he most famous play in the Yiddish repertoire, S. Ansky’s The Dybbuk has been made into two films and three operas and has been staged all over the world. As an extraordinary product of the Yiddish imagination, however, its literary and religious roots have never been thoroughly explored.
With a new translation of Ansky’s play that conveys its brilliant supernatural poetry, this anthology comprises thirty highly diverse literary masterpieces dating from the sixteenth to the twentieth century. Beginning with the first Yiddish tale about a possession (1602), these works influenced Ansky or formed a cultural and spiritual network that shows us how the era and tradition precipitated the drama. The result is a literary mosaic that shows a vast array of styles, from the earthy simplicity of homespun folk tales to the delicacy and elegance of polished literary expression.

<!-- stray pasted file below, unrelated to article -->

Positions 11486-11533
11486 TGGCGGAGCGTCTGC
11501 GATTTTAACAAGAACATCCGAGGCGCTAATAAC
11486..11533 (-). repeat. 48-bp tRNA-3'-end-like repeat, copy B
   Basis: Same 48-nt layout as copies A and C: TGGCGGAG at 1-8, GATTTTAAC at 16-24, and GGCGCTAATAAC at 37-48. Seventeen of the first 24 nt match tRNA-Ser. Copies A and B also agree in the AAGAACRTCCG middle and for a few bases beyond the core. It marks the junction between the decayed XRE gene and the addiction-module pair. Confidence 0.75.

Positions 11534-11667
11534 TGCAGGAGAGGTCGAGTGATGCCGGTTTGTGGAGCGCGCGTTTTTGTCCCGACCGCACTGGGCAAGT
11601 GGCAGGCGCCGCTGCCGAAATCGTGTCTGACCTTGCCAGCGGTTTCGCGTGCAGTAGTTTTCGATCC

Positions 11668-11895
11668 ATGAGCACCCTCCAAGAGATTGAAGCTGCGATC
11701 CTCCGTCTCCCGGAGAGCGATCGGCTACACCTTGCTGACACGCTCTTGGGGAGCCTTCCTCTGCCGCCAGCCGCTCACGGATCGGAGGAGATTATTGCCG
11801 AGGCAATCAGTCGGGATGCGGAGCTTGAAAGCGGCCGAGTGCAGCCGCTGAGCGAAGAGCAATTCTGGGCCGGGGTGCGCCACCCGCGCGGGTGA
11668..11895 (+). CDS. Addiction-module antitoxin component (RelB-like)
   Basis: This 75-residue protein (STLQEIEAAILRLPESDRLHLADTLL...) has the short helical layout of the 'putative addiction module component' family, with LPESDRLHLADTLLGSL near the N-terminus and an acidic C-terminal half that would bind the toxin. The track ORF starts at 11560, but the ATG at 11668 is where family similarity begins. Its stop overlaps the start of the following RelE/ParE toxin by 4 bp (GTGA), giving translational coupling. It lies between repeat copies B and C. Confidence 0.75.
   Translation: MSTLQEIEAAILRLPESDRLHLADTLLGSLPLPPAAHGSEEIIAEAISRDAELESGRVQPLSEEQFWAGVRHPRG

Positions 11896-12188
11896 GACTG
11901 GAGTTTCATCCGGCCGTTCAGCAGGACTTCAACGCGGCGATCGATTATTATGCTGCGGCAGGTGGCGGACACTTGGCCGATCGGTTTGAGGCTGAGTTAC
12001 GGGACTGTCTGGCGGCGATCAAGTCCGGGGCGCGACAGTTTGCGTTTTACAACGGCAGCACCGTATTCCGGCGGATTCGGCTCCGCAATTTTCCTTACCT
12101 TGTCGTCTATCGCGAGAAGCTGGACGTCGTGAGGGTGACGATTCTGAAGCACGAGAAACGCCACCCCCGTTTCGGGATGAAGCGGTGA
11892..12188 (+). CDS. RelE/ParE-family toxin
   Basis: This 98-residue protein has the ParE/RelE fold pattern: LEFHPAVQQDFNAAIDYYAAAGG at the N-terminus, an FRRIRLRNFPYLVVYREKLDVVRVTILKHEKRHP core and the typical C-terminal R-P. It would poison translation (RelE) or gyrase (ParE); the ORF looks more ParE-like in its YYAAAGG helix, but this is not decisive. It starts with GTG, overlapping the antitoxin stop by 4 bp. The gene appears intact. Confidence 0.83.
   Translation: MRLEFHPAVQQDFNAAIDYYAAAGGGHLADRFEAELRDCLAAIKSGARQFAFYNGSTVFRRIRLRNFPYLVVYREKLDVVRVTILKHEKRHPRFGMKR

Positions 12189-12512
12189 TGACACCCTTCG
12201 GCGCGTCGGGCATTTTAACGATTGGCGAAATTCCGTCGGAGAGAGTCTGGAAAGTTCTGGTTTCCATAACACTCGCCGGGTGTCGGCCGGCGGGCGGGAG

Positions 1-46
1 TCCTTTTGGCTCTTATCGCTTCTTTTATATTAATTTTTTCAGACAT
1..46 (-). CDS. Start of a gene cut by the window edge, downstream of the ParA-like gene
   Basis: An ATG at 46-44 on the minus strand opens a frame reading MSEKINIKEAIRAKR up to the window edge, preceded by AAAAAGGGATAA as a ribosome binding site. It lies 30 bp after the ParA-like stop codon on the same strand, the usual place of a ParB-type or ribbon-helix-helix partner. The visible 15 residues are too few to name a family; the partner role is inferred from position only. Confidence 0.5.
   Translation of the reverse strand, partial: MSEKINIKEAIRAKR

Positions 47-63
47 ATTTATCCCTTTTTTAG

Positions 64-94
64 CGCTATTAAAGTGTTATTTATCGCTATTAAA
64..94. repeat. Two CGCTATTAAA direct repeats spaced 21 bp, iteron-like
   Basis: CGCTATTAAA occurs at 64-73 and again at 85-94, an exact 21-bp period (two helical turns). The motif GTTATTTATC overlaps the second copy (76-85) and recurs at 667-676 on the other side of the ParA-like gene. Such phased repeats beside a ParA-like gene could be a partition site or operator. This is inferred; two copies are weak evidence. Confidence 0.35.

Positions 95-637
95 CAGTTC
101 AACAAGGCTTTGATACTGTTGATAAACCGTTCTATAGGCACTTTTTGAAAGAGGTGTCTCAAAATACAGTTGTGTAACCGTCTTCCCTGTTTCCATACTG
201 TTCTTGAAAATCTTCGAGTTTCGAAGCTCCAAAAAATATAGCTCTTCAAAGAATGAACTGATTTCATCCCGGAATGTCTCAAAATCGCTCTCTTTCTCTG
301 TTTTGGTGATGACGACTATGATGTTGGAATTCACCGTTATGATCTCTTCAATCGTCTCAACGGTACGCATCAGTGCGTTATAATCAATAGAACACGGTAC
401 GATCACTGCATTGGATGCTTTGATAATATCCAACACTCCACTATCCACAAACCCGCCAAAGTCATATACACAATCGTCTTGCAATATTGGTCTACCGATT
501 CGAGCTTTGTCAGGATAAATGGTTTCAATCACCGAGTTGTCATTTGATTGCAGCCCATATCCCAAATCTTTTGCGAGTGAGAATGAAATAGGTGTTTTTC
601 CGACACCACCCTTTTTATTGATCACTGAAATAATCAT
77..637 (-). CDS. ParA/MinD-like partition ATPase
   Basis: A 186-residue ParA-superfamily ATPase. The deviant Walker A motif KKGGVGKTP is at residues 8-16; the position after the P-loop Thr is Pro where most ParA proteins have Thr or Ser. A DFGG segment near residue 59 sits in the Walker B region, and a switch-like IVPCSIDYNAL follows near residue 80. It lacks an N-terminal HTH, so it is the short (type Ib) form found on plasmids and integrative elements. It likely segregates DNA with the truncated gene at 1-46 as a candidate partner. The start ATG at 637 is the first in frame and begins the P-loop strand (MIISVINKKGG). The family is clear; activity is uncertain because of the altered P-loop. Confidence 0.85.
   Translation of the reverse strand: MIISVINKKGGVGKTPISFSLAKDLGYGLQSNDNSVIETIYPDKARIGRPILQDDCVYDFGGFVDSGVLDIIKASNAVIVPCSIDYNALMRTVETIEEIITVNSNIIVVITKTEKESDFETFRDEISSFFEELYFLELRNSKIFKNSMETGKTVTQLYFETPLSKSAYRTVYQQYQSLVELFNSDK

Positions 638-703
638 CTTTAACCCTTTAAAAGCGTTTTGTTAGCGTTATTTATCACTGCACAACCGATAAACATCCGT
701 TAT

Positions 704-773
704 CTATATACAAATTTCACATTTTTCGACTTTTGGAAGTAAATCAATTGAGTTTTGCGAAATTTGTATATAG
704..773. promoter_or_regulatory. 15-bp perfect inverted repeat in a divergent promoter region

Joachim Neugroschel brings together a wide variety of stories, verse narratives, and even modern melodrama—many never before translated into English.
Joachim Neugroschel has translated some 180 books from French, German, Italian, Russian, and Yiddish, including works by Franz Kafka, Sholem Aleichem, Thomas Mann, Albert Schweitzer, and Hermann Hesse. He has won three PEN translation prizes as well as the translation prize of the French-American Foundation. In 1996, the French government made him a chevalier in the Order of Arts and Letters.
6 x 9, 436 pages